God’s truth is not arbitrary: His revelation and His natural law have one and the same source. As Christians, we may – no, must – act on what we know to be the truth; meanwhile, to them that do not recognize revelation as a source of truth we must argue rationally on the lines of natural law, drawing upon the same nature of the one true God who created and ordered the cosmos. In short, truth is truth, by whatever means we know it. We are duty-bound to act by the truth, because there is no neutrality between truth and falsehood.
So how do we get from truth to decision? What we consider in decisions of public policy is not where God is and is not Lord: that point is settled, that God is Lord over all spheres of life. Rather what we must consider is what the temporal government’s authority is as instituted by God and constituted according to His order and how well a possible choice fulfils that charge, while we take care in making policy to ensure that government does not overstep the authority given by God.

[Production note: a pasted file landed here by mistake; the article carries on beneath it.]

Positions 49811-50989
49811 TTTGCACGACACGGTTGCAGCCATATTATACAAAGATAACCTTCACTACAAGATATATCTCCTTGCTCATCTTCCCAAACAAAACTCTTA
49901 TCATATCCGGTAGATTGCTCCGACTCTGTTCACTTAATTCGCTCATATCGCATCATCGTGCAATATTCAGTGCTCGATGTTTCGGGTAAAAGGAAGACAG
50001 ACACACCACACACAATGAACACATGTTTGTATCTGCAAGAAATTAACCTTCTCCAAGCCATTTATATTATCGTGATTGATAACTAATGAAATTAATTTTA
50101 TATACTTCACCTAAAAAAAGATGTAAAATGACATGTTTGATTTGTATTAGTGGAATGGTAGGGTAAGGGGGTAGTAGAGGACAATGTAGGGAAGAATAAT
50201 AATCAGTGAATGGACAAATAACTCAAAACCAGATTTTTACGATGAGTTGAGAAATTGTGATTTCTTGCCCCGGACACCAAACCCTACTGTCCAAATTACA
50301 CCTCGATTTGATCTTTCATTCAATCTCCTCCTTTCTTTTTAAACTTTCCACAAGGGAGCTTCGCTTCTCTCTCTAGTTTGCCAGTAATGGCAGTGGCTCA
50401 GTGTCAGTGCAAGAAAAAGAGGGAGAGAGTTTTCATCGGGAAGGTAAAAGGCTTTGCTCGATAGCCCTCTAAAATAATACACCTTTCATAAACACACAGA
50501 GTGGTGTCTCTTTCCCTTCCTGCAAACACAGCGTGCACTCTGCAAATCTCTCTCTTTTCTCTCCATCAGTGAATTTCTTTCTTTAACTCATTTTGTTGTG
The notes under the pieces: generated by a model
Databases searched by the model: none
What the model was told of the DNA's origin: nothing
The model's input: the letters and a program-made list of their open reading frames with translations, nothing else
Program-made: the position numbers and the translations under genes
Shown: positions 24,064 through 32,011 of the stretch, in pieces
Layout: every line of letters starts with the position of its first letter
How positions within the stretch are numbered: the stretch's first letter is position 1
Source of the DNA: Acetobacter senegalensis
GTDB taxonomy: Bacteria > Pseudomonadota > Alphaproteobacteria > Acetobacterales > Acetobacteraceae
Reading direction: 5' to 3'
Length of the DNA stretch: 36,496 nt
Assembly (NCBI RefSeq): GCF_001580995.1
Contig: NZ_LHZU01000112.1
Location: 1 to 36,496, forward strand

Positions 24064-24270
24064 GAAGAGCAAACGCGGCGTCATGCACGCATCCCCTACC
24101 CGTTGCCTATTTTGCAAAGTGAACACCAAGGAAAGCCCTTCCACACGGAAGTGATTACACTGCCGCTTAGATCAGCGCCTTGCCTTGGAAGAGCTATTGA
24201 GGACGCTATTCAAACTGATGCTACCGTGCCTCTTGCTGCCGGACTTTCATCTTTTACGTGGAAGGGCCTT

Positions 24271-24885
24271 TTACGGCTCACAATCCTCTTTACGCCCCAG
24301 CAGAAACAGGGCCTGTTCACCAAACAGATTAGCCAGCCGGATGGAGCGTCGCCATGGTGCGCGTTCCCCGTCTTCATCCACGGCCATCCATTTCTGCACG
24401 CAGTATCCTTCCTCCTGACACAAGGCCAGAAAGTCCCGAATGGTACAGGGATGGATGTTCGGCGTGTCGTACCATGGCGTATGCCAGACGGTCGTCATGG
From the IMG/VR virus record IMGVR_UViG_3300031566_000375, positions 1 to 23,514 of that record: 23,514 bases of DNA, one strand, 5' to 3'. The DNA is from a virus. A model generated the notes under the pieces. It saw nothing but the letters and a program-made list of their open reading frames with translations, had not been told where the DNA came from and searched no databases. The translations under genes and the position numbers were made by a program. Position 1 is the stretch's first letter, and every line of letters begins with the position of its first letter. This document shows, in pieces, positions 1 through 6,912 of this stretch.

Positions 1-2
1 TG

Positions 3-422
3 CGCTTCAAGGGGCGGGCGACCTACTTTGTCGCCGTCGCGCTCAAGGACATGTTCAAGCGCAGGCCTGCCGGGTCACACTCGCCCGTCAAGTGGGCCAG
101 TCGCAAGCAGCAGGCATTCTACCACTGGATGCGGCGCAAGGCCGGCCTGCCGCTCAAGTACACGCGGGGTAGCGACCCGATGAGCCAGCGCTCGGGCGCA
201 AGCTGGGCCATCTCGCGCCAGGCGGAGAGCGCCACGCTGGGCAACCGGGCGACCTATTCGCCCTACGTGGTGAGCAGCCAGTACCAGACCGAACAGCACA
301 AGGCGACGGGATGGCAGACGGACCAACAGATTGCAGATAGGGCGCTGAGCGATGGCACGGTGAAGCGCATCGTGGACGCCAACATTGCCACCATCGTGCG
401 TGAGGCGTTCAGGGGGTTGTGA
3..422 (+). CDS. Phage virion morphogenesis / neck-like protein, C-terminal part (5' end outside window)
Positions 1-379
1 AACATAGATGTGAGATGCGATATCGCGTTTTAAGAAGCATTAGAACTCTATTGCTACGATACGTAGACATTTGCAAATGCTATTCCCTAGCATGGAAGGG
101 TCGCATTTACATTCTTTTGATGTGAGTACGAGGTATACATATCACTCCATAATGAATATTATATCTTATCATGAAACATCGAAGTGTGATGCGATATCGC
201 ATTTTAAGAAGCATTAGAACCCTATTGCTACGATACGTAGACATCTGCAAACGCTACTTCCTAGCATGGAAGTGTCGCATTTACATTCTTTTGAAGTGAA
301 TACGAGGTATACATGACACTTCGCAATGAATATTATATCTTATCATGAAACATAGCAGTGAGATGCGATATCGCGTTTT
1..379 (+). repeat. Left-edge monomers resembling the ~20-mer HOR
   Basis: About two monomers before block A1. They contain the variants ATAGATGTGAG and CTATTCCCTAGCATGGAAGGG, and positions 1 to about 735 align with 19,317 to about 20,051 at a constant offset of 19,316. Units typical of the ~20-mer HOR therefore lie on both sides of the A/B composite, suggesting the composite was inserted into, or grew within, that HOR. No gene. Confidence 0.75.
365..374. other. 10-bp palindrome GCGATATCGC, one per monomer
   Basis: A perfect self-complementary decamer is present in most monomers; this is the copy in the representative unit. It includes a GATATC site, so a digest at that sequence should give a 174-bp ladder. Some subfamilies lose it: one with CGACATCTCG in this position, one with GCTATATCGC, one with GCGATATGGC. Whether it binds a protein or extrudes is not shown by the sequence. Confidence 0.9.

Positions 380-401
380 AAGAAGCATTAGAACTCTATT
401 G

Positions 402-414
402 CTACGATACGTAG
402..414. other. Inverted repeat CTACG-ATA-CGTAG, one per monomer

Simple enough to formulate in the abstract as an autonomous principle, and thankfully so, because it’s much messier when implementation requires thought about many related principles.